ARCHIV - 25.08.2017, Litauen, Rukla: Eine deutsche Bundeswehr-Soldatin steht zusammen mit ihrem Kameraden bei dem von der Bundeswehr angeführten Nato-Bataillon auf dem Militärstützpunkt in Rukla. (zu dpa «Streit über Wehretat: Union wirft Scholz Koalitionsvertrags-Bruch vor» vom 16.06.2018) Foto: Bernd von Jutrczenka/dpa +++ dpa-Bildfunk +++

According to a study, the federal government cannot keep the promise made by Chancellor Olaf Scholz (SPD) to achieve NATO’s two percent spending target for defense in the future, despite having a special fund. The German Economic Institute (IW) expects a “gap of just under 18 billion euros” in the defense budget for 2023. In addition, the study refers to deficits in armaments production.

Despite the special fund of 100 billion euros for the Bundeswehr, the goal of spending two percent of annual economic output on defense cannot be achieved this year and next, according to the analysis, which was first reported by the “Rheinische Post”. . For example, no significant increase in defense spending is planned in the budget for 2022, nor is there any expenditure from the special fund. An outflow of just 8.5 billion euros from the special fund is planned for 2023.

In the following years up to 2026, the two percent target will only almost be reached, but not exceeded. From 2027, the corresponding financing is completely unclear. If the special fund is used up by then and the defense budget is not increased, there will be “a gap of around 35 billion euros” per year, they say. The country is heading towards a “break-off edge” here.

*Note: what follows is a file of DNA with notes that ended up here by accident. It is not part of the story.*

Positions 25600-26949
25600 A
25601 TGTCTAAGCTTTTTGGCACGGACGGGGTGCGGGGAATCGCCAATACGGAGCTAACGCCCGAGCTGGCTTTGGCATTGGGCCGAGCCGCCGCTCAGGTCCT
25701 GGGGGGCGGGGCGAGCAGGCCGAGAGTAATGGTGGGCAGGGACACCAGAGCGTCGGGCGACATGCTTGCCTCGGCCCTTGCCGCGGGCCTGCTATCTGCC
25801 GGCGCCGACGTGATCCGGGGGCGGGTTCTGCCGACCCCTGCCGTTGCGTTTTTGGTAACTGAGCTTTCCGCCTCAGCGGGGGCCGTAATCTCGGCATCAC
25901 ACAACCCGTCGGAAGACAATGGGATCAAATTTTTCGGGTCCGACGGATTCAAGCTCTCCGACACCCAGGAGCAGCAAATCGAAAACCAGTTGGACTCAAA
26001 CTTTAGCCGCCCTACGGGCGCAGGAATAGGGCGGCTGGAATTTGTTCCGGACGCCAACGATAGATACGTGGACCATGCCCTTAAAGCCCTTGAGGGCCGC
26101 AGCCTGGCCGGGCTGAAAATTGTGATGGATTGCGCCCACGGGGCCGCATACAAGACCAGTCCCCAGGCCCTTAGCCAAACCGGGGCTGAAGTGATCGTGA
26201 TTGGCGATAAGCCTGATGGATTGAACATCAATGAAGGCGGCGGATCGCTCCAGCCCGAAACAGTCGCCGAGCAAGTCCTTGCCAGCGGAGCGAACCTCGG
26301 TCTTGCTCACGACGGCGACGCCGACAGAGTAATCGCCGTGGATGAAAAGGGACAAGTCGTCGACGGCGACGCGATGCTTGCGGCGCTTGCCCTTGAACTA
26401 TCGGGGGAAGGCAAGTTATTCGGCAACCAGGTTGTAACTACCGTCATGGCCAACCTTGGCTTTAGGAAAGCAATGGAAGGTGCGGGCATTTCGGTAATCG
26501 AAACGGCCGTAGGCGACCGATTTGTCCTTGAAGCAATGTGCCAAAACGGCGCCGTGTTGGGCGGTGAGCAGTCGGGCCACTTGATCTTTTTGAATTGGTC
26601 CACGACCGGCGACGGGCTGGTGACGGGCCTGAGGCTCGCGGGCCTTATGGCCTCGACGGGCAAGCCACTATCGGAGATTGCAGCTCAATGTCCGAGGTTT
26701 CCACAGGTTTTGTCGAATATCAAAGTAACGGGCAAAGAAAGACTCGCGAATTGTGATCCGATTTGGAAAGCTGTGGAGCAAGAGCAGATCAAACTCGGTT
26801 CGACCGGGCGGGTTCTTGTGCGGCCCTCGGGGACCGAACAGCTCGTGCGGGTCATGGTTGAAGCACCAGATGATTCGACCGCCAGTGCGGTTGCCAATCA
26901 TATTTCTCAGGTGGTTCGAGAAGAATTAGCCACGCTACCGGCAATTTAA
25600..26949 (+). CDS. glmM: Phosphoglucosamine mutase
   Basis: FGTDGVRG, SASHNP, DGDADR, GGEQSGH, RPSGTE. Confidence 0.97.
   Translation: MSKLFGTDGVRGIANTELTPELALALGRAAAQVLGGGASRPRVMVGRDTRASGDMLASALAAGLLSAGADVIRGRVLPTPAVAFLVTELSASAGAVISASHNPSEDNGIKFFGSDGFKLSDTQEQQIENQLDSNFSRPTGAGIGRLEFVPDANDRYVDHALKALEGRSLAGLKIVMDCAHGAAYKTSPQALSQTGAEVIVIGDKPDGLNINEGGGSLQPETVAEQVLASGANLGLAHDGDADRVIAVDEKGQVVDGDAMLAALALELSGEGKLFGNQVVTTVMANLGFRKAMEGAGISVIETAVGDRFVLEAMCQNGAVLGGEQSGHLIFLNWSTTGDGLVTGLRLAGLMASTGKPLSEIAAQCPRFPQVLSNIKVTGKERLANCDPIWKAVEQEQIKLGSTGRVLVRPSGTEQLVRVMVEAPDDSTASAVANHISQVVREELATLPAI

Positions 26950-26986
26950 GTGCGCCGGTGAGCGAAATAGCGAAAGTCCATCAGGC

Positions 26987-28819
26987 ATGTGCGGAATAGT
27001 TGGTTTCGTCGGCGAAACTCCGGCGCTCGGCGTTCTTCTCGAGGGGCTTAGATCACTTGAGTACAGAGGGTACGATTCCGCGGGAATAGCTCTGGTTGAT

According to the IW study, “by 2026 at the latest” a “regular defense budget increased by a good 60 percent” must be made available “by 2026 at the latest” in order to meet the two percent target. Without a “consolidation” of spending, the defense industry “could not adjust to future requirements”.

The IW examines the general conditions of the “turning point” that Scholz spoke of after the Russian attack on Ukraine. In order to strengthen defense capability, “the possibilities for industry to supply new weapon systems and the possibilities for the Bundeswehr to use and maintain these weapons must also be reconciled,” emphasize the experts. Stronger European cooperation is also necessary.

In 2020, around 55,500 employees in the defense industry in Germany produced weapons, combat aircraft, warships and military vehicles for around 11.3 billion euros. According to the information, both values ​​were lower than in 2015, despite the fact that Russia had already occupied Crimea.

This is astonishing insofar as defense spending has risen again somewhat in recent years after hitting a low in 2015 and 2016. According to the study, the reason is that in 2021, for example, more than 41 percent of the available money was spent on personnel expenses and pension claims. Only 18.5 percent of the budget flowed into new weapons and vehicles.

The study takes a critical look at defense policy as a whole since the end of the Cold War, and there is talk of a German “Sonderweg”. Although other important NATO states such as Great Britain or France initially reduced their military expenditures from 1990, this trend was reversed after the turn of the millennium, unlike Germany.